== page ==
Title: B Cell Dysfunction in HIV: Implications for Novel Therapeutic Strategies
Author(s): Emmanuel Ifeanyi Obeagu*
Year 2024
Publisher: Haematology International Journal
File: PDF

Human Immunodeficiency Virus (HIV) infection remains a global health challenge, characterized by progressive immune
dysregulation leading to acquired immunodeficiency syndrome (AIDS). Among the myriad immune alterations observed
in HIV, dysfunction of B lymphocytes plays a significant role in disease progression. This review article critically examines
the multifaceted dysregulation of B cells during HIV infection, encompassing altered phenotypes, impaired functions, and
disrupted interactions within the immune microenvironment. The dysregulation of B cells in HIV involves diverse mechanisms,
including direct viral effects, chronic immune activation, and alterations in the cytokine milieu. Such dysfunction manifests as
compromised antibody production, perturbed B cell subsets, impaired memory responses, and aberrant cytokine secretion,
contributing to diminished humoral immunity and immune dysregulation. Understanding these intricacies is pivotal for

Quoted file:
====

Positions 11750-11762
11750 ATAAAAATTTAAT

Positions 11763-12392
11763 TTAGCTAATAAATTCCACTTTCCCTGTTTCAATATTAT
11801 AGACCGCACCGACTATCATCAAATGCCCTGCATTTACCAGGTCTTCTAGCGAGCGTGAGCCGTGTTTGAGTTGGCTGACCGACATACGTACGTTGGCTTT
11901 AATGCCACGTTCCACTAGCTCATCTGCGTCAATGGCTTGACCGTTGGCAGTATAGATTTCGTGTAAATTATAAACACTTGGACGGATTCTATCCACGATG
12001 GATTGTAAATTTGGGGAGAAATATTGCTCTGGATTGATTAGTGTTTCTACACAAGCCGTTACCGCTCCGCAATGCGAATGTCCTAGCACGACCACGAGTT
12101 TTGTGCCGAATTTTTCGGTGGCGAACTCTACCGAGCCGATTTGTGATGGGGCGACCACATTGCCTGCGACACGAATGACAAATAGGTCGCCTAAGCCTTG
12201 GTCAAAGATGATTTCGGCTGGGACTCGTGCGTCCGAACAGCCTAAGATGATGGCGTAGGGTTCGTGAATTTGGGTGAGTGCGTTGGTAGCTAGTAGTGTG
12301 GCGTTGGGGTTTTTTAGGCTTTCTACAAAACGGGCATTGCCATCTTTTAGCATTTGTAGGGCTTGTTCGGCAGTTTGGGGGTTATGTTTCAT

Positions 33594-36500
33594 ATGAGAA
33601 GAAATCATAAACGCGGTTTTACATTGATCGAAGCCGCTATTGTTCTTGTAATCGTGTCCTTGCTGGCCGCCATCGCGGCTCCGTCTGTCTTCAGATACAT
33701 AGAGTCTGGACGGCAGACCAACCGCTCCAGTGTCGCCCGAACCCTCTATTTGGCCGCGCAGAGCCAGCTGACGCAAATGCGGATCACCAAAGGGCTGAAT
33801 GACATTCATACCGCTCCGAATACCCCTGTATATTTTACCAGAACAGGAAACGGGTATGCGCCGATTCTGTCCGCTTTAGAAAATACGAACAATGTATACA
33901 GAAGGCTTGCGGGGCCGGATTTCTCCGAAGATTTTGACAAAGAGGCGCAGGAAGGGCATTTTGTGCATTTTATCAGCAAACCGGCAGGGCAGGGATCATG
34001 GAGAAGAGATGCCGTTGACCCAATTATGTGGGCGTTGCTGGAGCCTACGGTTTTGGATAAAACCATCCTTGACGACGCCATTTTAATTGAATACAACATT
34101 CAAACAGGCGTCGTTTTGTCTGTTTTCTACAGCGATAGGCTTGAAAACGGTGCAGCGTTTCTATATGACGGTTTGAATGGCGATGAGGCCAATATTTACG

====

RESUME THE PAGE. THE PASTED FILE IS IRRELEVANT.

elucidating the pathogenesis of HIV and developing targeted therapeutic strategies. This paper delineates the implications
of B cell dysfunction for HIV-associated therapies. It highlights promising approaches, including immunotherapies targeting
B cell function modulation, potential modifications or adjunctive therapies alongside standard antiretroviral therapy (ART)
to address B cell abnormalities, and innovative strategies aimed at restoring humoral immunity in HIV-infected individuals.
The elucidation of B cell dysregulation in HIV pathogenesis offers a unique avenue for therapeutic interventions. Targeting B
cell dysfunction not only aims to restore humoral immunity but also holds promise in ameliorating overall immune function,
potentially augmenting current HIV treatment paradigms.
Keywords: B-cell Dysfunction; HIV; Therapeutic Strategies; Immunotherapy; Antiretroviral Therapy; Humoral Immunity